Giddy and I didn’t know Mr. Lawson but all the same we didn’t care for him. His house was palatial and his lot three times the size of everyone else’s in the neighborhood. Local scorn – easy to come by in a community of unlocked front doors – took root when he bought the two houses adjacent to his after the neighbors moved out. Within a week a bulldozer had razed the houses, heaps of mortar and red brick strewn across the property as if a bomb had been dropped. In its place Mr. Lawson raised a split-level disfigurement so hideous that my father began driving to work each morning in the opposite direction. Giddy and I were just kids, but we channeled the socio-economic ire that the neighborhood parents held towards Mr. Lawson, spitting on the sidewalk beside his house each day after the school bus dropped us off.

There were five stories in all, each bedecked with large rectangular windows. Through these windows passersby could witness Mr. Lawson walking up and down the main stairwell, which zigzagged through the middle of the house like a marble run. Over the years he had built on two additions – no crime in that – but the additions were awkward, extending from each side of his house like the bellows of an accordion.

After school when the weather was nice, Giddy and I wasted time in Bonsall Park, a converted lot that sat across from Mr. Lawson’s property. At first, families flocked to the park. Children screamed and ran about while parents marveled at the effort of the neighborhood parks committee to build something for the community. But the newness wore off and the park took on vestigial qualities, as families bought swing sets and barbeque grills to relish in the fenced-in comfort of their own back yards.

Bonsall soon became a place parents warned their children about. Trash spilled from the garbage cans and the lone streetlamp over the park illuminated shadows but no faces. Under an oak tree hung three bald tires laden with dank rainwater that passed as the park’s swing set. Woodchips no larger than pencil nubs littered the ground, softening the blow when kids scraped their knees, but released the stench of animal urine when kids kicked them about. And at the back of the park – where the dim light of the streetlamp couldn’t reach, where freedom from everything parental reigned – Giddy and I would hang out.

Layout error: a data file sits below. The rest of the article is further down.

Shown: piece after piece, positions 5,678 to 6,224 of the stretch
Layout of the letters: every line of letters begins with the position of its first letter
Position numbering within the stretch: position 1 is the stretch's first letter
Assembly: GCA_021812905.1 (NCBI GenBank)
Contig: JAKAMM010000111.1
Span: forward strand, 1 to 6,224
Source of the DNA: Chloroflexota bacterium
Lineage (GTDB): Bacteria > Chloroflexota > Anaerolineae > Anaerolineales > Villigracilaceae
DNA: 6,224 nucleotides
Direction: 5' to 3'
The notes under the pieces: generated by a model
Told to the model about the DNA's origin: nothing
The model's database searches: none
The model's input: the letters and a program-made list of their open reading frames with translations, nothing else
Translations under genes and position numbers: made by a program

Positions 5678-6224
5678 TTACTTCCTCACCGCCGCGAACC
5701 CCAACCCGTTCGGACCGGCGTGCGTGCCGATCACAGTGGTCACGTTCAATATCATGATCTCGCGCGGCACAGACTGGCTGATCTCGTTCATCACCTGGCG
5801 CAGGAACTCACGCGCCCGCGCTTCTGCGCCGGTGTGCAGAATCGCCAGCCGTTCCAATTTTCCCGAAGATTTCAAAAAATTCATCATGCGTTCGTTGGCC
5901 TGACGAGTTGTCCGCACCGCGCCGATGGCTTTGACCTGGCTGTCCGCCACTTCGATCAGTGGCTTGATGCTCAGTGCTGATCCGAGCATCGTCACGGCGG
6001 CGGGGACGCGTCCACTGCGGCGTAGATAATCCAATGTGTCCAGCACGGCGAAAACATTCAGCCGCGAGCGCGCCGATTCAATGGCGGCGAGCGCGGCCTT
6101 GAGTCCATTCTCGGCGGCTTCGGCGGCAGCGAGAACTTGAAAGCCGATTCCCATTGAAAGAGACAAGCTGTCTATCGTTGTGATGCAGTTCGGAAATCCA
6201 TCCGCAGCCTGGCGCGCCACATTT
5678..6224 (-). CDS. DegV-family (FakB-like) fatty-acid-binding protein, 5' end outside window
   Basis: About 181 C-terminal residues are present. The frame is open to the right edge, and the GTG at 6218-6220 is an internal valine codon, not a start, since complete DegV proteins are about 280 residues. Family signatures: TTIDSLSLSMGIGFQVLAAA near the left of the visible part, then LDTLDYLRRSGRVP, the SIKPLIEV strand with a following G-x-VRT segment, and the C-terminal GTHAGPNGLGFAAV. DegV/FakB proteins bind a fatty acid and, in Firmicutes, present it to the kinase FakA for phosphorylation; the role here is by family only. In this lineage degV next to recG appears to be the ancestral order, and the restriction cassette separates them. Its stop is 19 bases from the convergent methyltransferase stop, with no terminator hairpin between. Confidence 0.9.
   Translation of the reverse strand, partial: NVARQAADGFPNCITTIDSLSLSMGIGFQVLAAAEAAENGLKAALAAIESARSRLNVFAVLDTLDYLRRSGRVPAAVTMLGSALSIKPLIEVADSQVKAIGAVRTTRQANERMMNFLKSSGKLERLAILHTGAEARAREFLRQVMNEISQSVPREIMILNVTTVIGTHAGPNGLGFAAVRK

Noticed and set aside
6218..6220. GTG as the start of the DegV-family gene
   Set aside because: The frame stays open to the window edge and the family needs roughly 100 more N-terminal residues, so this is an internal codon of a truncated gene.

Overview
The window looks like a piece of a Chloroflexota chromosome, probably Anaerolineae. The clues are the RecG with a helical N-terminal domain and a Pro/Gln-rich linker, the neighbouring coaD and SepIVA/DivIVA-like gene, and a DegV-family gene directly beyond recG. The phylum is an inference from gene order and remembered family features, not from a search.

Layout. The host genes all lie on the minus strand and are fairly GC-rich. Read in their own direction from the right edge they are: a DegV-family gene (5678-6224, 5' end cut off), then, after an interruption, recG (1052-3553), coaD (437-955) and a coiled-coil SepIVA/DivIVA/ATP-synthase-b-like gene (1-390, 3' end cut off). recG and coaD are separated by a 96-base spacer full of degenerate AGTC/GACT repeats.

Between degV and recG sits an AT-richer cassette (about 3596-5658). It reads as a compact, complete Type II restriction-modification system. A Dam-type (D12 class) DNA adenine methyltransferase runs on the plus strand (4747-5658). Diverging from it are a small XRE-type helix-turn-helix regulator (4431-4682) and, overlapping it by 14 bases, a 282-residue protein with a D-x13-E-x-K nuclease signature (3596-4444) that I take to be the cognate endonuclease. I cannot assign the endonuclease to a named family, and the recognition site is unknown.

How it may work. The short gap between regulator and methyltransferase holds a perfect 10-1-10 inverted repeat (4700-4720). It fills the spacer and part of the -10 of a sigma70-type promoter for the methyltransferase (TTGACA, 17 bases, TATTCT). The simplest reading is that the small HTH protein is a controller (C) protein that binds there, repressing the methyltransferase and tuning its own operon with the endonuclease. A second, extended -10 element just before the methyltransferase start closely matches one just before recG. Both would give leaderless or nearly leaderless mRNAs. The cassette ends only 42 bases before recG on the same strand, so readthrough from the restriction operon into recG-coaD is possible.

One day after school, I dropped my backpack in my room and walked to the park. Giddy was already there, having cut out of school after lunch. He was upside down on the monkey bars, arms unfurled, scraping the ground. His hair dangled from his head in pointy stalks.

“Five minutes I’ve been hanging here. Beat that,” Giddy said, dropping to the ground. A landscape of veins bulged in his neck and forehead; the rush of blood had turned his face the color of yard work sunburn.

“Nobody saw you,” I said. Giddy ignored my protest at the lack of witnesses.

“With a tobacco buzz, too,” he added, pointing to a butt below the monkey bars. He pulled a pack of cigarettes from his jeans pocket and extended his hand. I took one and looked at Giddy, a fifteen year-old cocooned in a man’s body. His sideburns were carpet thick and his voice at a depth I envied. His gut drooped over his belt with a sadness ordinarily reserved for a man with a family. At times I could look at Giddy and envision what his life, long after I would be out of it, had in store for him – Giddy punching a timecard at 5 pm, Giddy shifting the gears of a semi on the interstate.

We lit up and walked to the back of the park where the steel spring riders were. I plunked down on a rooster, Giddy on a dolphin. With other friends the topic of conversation would have been faultlessly juvenile. We would have giggled about the stink of Mr. Danner’s breath when he leaned over your desk to eyeball homework, or wondered if the note passed in science lab between the girls on the field hockey team was about one of us. But discussion with Giddy was raw; gone were the trifling matters often associated with adolescence, dethroned by adult topics that would cause any chaste ninth grader to flinch.